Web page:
The effect of intervention methods on nutritional status and cognitive function of primary school children infected with Ascaris lumbricoides.
Author(s): Hadidjaja P, Bonang E, Suyardi MA, Abidin SA, Ismid IS, Margono SS
Affiliation(s): Department of Parasitology, Faculty of Medicine, University of Indonesia, Jakarta.
Publication date & source: 1998-11, Am J Trop Med Hyg., 59(5):791-5.
Publication type: Clinical Trial; Randomized Controlled Trial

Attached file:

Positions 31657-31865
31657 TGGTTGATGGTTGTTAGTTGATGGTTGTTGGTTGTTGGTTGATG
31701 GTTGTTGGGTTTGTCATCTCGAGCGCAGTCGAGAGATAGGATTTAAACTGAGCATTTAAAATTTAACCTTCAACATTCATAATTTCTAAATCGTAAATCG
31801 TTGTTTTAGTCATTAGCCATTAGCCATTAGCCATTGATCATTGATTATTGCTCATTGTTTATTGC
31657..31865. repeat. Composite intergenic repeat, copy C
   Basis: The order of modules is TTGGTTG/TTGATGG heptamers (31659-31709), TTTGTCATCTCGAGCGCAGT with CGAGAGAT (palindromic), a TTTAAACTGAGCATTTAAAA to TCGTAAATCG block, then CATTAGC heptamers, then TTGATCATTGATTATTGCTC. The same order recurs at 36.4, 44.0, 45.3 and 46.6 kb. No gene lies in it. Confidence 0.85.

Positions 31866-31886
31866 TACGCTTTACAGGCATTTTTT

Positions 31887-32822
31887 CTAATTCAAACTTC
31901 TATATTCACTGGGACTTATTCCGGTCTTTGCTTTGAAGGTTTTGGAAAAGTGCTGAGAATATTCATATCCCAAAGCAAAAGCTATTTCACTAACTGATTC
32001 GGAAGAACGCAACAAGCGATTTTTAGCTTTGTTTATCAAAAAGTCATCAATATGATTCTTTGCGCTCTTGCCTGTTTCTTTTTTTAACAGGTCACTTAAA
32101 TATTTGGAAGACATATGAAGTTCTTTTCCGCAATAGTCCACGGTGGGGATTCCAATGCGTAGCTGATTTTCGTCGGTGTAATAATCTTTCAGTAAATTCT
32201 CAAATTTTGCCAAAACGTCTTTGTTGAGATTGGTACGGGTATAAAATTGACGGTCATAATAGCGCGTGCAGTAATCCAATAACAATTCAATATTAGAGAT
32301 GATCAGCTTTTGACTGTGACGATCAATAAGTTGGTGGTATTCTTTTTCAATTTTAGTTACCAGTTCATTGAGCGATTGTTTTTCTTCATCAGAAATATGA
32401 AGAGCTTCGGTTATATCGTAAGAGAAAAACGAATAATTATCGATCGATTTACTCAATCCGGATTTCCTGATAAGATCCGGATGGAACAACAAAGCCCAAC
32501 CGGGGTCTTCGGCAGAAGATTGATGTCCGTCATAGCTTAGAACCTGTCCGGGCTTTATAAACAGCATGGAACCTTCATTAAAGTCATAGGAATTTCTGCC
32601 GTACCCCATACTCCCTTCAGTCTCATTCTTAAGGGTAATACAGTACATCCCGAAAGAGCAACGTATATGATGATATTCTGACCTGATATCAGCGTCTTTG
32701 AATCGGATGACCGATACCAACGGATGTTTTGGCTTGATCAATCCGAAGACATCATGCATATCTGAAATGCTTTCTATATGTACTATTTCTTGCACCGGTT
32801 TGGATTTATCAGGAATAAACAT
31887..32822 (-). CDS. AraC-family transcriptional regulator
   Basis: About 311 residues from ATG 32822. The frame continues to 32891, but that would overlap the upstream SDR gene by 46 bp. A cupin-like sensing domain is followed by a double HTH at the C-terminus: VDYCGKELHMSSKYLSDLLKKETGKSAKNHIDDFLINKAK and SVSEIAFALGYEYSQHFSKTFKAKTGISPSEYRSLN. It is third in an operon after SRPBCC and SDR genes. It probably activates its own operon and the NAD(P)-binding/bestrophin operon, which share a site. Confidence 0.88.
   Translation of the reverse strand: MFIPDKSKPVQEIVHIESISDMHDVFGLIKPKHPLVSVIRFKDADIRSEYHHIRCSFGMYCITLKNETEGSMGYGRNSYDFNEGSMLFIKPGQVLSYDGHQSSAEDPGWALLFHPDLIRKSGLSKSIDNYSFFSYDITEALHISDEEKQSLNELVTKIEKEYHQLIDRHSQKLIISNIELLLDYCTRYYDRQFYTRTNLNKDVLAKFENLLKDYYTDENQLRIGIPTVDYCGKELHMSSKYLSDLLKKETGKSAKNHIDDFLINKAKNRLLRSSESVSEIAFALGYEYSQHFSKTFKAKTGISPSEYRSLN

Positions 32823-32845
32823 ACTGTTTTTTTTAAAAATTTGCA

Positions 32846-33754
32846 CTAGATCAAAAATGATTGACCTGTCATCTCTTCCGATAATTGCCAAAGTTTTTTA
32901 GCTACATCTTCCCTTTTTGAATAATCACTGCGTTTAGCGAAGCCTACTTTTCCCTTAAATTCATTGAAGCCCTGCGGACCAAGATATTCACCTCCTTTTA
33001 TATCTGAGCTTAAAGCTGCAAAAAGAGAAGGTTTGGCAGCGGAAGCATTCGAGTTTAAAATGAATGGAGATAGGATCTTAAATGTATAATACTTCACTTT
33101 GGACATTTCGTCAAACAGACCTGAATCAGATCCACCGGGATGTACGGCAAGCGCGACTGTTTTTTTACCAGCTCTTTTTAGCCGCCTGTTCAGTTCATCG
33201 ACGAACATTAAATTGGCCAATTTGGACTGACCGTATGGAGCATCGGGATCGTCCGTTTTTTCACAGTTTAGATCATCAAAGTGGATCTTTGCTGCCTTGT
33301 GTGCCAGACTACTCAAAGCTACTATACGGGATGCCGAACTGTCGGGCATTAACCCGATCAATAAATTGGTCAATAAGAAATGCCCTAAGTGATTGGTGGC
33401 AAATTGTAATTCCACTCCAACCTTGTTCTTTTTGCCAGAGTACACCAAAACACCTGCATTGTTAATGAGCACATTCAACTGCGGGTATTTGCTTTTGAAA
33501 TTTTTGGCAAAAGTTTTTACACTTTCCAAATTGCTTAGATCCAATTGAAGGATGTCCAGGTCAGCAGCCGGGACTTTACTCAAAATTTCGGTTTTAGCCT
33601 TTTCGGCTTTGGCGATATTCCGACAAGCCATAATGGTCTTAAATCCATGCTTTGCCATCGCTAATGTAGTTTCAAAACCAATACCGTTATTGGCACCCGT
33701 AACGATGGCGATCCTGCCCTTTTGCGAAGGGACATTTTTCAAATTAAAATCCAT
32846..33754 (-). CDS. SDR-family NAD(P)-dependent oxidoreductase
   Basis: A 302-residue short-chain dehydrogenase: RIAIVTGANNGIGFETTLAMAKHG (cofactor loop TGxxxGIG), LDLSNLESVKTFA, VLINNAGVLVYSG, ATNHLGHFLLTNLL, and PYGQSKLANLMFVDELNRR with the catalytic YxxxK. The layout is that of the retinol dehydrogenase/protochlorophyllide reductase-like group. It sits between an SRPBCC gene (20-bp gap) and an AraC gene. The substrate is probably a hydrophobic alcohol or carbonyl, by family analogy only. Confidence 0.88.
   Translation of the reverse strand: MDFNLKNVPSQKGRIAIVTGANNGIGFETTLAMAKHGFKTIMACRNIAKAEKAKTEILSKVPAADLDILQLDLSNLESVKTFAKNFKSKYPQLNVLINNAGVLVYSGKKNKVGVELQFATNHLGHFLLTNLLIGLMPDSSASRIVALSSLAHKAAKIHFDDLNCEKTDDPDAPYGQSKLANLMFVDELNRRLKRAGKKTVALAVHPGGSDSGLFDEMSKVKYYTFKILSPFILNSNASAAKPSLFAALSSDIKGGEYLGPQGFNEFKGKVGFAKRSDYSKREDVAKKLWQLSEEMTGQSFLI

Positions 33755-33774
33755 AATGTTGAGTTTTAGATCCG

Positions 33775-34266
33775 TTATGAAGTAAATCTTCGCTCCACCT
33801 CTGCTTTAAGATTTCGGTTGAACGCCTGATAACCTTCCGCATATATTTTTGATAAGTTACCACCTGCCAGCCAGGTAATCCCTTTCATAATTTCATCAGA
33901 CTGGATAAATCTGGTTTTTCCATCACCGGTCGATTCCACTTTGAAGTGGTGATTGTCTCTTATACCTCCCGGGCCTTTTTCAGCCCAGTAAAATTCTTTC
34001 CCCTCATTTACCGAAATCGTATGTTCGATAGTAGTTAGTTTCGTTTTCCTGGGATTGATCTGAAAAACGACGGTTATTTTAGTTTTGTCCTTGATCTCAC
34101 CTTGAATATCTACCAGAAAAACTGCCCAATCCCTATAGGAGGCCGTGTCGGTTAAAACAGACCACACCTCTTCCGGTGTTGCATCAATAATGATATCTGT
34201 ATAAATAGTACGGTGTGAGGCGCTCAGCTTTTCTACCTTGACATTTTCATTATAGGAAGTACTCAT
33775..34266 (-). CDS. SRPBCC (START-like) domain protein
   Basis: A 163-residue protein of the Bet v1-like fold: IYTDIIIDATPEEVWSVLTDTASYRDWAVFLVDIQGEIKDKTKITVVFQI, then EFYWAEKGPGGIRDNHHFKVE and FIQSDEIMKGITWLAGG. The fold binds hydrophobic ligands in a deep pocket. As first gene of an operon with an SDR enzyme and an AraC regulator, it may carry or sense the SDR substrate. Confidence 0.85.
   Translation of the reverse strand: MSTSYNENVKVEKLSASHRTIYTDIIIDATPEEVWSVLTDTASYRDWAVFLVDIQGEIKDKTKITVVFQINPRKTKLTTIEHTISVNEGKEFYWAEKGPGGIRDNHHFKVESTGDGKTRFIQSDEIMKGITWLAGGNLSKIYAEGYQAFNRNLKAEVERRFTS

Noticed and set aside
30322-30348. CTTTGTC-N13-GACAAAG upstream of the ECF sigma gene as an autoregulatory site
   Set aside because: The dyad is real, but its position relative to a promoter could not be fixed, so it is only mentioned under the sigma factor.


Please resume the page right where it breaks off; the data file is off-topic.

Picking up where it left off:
The prevalence rate of ascariasis in primary school children in northern Jakarta, Indonesia varies from 60% to 90%. An association between helminthic infection and educational achievement has long been recognized. This study was carried out in the northern part of Jakarta among primary school children 6-8 years of age. Treatment of ascariasis and health education were used as the interventions. Before the interventions, basic data on socioeconomic status, epidemiology, infection with Ascaris lumbricoides, nutritional status, and cognitive function were collected. After the interventions, only data on infection with A. lumbricoides, nutritional status, and cognitive function were collected. The children were divided into five groups. Group I was given an anthelminthic (mebendazole), group II was provided with health education, group III was given an antihelminthic and provided with health education, group IV was given a placebo (controls), and group V consisted of egg-negative children, who also served as controls. Data from 336 students were analyzed by analysis of covariance. Parasitologic examinations showed a mean prevalence rate of 58.4% for A. lumbricoides infection in the pre-intervention children and a mean prevalence rate of 40.6% in the post-intervention children. Concerning nutritional status, approximately 80% of the children showed good scores in the pre- and post-treatment data, and only a small percentage (0.9-16.2%) showed mild or moderate malnutrition. No significant difference was found between the pre- and post-treatment nutritional status. The results of the cognitive test showed that the group treated with mebendazole showed significant improvement in the Colored Progressive Matrices and Coding test. Children also showed an improvement in their learning ability, concentration, and eye-hand coordination after five months of receiving this intervention.